- The Washington Times - Friday, January 7, 2000

DURHAM, N.H. Republican rivals of presidential front-runner George W. Bush attacked his commitment to conservative values on several fronts last night, while the debate over a pro-homosexuality "litmus test" for Pentagon leaders spilled over into the Republican contest.
The Texas governor, on the defensive much of the night, even found himself going one better than his father's "no new taxes" pledge, a dark episode from President Bush's administration in which he angered conservatives by breaking his "read my lips" promise at the 1988 convention.
Mr. Bush was accused by conservative pro-life candidate Gary Bauer of ignoring "every values issue at stake," including his refusal to promise to select a pro-life running mate.
Mr. Bauer told Mr. Bush: "I'm getting more and more worried about whether you are serious about defending conservative values. You've rejected fundamental tax reform. You won't agree to put pro-life judges on the court. And your China policy, just like [President] Clinton's, puts trade ahead of national security and human rights."
Mr. Bush replied, "Unlike other people on the stage who talk the talk, I have walked the walk. I signed the two largest tax cuts in my state's history. I fought for charter schools and public school choice. I fought for tort reform. I've got a record of accomplishment, Gary."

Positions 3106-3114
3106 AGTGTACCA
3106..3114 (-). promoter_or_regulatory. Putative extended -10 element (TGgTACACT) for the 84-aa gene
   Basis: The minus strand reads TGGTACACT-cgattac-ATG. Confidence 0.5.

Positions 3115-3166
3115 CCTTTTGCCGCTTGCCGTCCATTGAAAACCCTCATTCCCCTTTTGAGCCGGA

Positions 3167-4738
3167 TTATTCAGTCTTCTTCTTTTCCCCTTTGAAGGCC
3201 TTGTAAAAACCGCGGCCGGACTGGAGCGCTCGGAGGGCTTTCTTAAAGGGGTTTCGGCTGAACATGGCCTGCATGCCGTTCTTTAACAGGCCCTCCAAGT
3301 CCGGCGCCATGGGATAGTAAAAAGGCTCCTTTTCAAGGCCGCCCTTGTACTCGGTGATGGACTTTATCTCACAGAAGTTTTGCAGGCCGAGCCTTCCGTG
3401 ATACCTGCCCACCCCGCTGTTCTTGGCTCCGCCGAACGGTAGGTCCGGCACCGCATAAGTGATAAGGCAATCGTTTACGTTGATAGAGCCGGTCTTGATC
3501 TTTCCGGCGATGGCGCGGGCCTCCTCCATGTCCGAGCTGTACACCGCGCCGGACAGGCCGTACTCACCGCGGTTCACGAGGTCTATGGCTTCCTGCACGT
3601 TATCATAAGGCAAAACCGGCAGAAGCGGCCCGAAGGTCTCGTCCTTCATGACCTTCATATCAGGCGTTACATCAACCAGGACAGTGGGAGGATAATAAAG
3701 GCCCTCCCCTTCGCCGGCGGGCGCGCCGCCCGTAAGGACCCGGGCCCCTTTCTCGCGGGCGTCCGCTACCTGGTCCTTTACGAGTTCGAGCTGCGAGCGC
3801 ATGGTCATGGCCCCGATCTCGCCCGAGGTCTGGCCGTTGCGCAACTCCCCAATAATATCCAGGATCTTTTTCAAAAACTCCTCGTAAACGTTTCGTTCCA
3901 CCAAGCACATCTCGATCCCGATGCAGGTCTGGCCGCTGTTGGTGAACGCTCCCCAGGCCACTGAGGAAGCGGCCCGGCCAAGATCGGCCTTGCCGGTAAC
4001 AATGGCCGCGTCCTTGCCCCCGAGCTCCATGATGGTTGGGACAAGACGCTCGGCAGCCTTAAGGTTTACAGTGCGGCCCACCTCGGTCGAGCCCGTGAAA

The debate at the University of New Hampshire erupted into heated cross-discussion when Mr. Bauer criticized Vice President Al Gore for pledging one night earlier that he would appoint to the Joint Chiefs of Staff only those officers who agree to overturn the Clinton administration's "don't ask, don't tell" policy for homosexuals serving in the armed forces.
Mr. Bauer said he encountered Mr. Gore earlier Thursday and told the vice president the idea was "one of the most idiotic I've ever heard."
"We don't have a missile-defense system, we're cutting veterans' benefits, and what [are] Clinton and Gore worried about? Making sure the gay-rights movement is satisfied with who the Joint Chiefs of Staff are," Mr. Bauer said.